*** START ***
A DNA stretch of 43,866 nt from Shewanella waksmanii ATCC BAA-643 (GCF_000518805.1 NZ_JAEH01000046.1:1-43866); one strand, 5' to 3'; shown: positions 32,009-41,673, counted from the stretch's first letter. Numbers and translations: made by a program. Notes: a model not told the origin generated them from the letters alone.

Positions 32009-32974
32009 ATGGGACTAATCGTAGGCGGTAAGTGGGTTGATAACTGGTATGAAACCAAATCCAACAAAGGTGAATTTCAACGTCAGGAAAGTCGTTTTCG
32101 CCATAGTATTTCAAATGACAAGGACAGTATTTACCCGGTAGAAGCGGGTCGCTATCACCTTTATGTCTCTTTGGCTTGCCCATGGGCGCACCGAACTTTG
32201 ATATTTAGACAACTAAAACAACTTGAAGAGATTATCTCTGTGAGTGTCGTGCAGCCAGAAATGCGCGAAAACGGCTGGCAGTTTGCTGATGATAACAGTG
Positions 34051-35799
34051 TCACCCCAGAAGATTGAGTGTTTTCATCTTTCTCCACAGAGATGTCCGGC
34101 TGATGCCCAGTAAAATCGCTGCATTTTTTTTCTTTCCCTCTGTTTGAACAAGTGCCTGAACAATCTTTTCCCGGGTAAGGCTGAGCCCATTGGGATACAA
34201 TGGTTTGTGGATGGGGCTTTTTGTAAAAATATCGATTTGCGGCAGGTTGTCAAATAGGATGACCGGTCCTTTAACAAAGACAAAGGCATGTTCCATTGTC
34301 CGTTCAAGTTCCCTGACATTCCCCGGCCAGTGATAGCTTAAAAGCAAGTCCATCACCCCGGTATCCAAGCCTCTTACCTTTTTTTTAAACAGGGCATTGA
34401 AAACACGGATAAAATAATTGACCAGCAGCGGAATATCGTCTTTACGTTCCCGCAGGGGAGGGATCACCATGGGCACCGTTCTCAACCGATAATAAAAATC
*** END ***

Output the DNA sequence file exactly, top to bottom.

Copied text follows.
A DNA stretch of 43,866 nt from Shewanella waksmanii ATCC BAA-643 (GCF_000518805.1 NZ_JAEH01000046.1:1-43866); one strand, 5' to 3'; shown: positions 32,009-41,673, counted from the stretch's first letter. Numbers and translations: made by a program. Notes: a model not told the origin generated them from the letters alone.

Positions 32009-32974
32009 ATGGGACTAATCGTAGGCGGTAAGTGGGTTGATAACTGGTATGAAACCAAATCCAACAAAGGTGAATTTCAACGTCAGGAAAGTCGTTTTCG
32101 CCATAGTATTTCAAATGACAAGGACAGTATTTACCCGGTAGAAGCGGGTCGCTATCACCTTTATGTCTCTTTGGCTTGCCCATGGGCGCACCGAACTTTG
32201 ATATTTAGACAACTAAAACAACTTGAAGAGATTATCTCTGTGAGTGTCGTGCAGCCAGAAATGCGCGAAAACGGCTGGCAGTTTGCTGATGATAACAGTG
Positions 34051-35799
34051 TCACCCCAGAAGATTGAGTGTTTTCATCTTTCTCCACAGAGATGTCCGGC
34101 TGATGCCCAGTAAAATCGCTGCATTTTTTTTCTTTCCCTCTGTTTGAACAAGTGCCTGAACAATCTTTTCCCGGGTAAGGCTGAGCCCATTGGGATACAA
34201 TGGTTTGTGGATGGGGCTTTTTGTAAAAATATCGATTTGCGGCAGGTTGTCAAATAGGATGACCGGTCCTTTAACAAAGACAAAGGCATGTTCCATTGTC
34301 CGTTCAAGTTCCCTGACATTCCCCGGCCAGTGATAGCTTAAAAGCAAGTCCATCACCCCGGTATCCAAGCCTCTTACCTTTTTTTTAAACAGGGCATTGA
34401 AAACACGGATAAAATAATTGACCAGCAGCGGAATATCGTCTTTACGTTCCCGCAGGGGAGGGATCACCATGGGCACCGTTCTCAACCGATAATAAAAATC